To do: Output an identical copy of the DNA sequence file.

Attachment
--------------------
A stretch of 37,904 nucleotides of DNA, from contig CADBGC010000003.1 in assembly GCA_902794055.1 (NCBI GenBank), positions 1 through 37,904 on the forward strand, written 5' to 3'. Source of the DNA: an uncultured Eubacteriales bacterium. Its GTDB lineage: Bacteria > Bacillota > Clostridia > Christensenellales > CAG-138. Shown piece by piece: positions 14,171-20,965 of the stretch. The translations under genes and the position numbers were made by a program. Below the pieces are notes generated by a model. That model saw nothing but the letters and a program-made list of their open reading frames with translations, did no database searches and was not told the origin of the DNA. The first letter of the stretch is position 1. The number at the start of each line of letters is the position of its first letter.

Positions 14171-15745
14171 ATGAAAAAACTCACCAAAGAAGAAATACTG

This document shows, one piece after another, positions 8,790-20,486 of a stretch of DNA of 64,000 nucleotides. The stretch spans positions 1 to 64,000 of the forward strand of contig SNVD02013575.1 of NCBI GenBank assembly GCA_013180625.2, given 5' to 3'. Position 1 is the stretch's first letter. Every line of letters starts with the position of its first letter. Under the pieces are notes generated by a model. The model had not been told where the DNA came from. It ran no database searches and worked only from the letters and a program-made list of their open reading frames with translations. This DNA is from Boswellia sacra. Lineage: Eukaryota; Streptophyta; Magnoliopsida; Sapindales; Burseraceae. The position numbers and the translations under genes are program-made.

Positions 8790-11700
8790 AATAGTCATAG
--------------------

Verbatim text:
A stretch of 37,904 nucleotides of DNA, from contig CADBGC010000003.1 in assembly GCA_902794055.1 (NCBI GenBank), positions 1 through 37,904 on the forward strand, written 5' to 3'. Source of the DNA: an uncultured Eubacteriales bacterium. Its GTDB lineage: Bacteria > Bacillota > Clostridia > Christensenellales > CAG-138. Shown piece by piece: positions 14,171-20,965 of the stretch. The translations under genes and the position numbers were made by a program. Below the pieces are notes generated by a model. That model saw nothing but the letters and a program-made list of their open reading frames with translations, did no database searches and was not told the origin of the DNA. The first letter of the stretch is position 1. The number at the start of each line of letters is the position of its first letter.

Positions 14171-15745
14171 ATGAAAAAACTCACCAAAGAAGAAATACTG

This document shows, one piece after another, positions 8,790-20,486 of a stretch of DNA of 64,000 nucleotides. The stretch spans positions 1 to 64,000 of the forward strand of contig SNVD02013575.1 of NCBI GenBank assembly GCA_013180625.2, given 5' to 3'. Position 1 is the stretch's first letter. Every line of letters starts with the position of its first letter. Under the pieces are notes generated by a model. The model had not been told where the DNA came from. It ran no database searches and worked only from the letters and a program-made list of their open reading frames with translations. This DNA is from Boswellia sacra. Lineage: Eukaryota; Streptophyta; Magnoliopsida; Sapindales; Burseraceae. The position numbers and the translations under genes are program-made.

Positions 8790-11700
8790 AATAGTCATAG